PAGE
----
## Standard deviation

The formula above will give the standard deviation of a set of numbers and saves one column (or one subtraction per data item) compared to the usual one. A disadvantage becomes apparent if you look at a worked example…

Suppose we have a set of 5 heights in centimetres: 160, 158, 162, 169, 155. According to my reckoning, the sum of these heights is 804 cm and the sum of the squares of each height is 129,394 cm^{2}. If I have got those numbers right (it *is* the morning of a General Election here in the UK) the rest of the calculation follows…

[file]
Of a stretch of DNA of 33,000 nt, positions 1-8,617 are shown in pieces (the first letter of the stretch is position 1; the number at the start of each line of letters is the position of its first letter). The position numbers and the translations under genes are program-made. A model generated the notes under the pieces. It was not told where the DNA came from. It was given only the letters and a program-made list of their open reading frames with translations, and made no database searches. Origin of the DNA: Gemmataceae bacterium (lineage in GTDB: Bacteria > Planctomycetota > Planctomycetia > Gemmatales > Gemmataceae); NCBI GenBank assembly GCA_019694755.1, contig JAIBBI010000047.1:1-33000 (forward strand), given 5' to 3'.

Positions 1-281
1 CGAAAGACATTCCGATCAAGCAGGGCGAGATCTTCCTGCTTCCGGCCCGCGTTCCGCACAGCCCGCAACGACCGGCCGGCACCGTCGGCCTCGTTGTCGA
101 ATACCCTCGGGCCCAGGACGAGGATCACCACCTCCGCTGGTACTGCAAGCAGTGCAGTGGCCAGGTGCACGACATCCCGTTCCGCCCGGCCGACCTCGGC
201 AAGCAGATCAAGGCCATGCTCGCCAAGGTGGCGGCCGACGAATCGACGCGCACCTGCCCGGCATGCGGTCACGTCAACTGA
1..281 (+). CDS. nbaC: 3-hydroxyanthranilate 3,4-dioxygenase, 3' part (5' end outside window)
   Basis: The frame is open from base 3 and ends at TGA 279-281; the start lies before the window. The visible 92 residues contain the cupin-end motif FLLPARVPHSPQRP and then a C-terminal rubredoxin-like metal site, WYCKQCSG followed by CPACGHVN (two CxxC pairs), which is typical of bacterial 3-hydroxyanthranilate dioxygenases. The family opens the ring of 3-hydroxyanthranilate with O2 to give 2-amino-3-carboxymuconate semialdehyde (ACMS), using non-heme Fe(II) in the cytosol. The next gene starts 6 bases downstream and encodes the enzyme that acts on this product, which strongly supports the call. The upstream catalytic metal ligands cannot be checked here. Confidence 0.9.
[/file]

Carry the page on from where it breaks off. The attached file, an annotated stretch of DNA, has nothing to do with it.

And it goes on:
All fine and dandy, but did you notice the part of the calculation that looks like 25878.8 – 25856.64 ? That is two large numbers of similar size, and you are subtracting them. It is really important that **you don’t round the mean** using this formula.

Now try doing the calculation for *this* data set: 100160, 100158, 100162, 100169, 100155.

This formula is numerically unstable for data with low percentage variation. Of course, you could always subtract a constant to bring the data back into a range that a 10 digit calculator can cope with. This procedure is called using a ‘false mean’.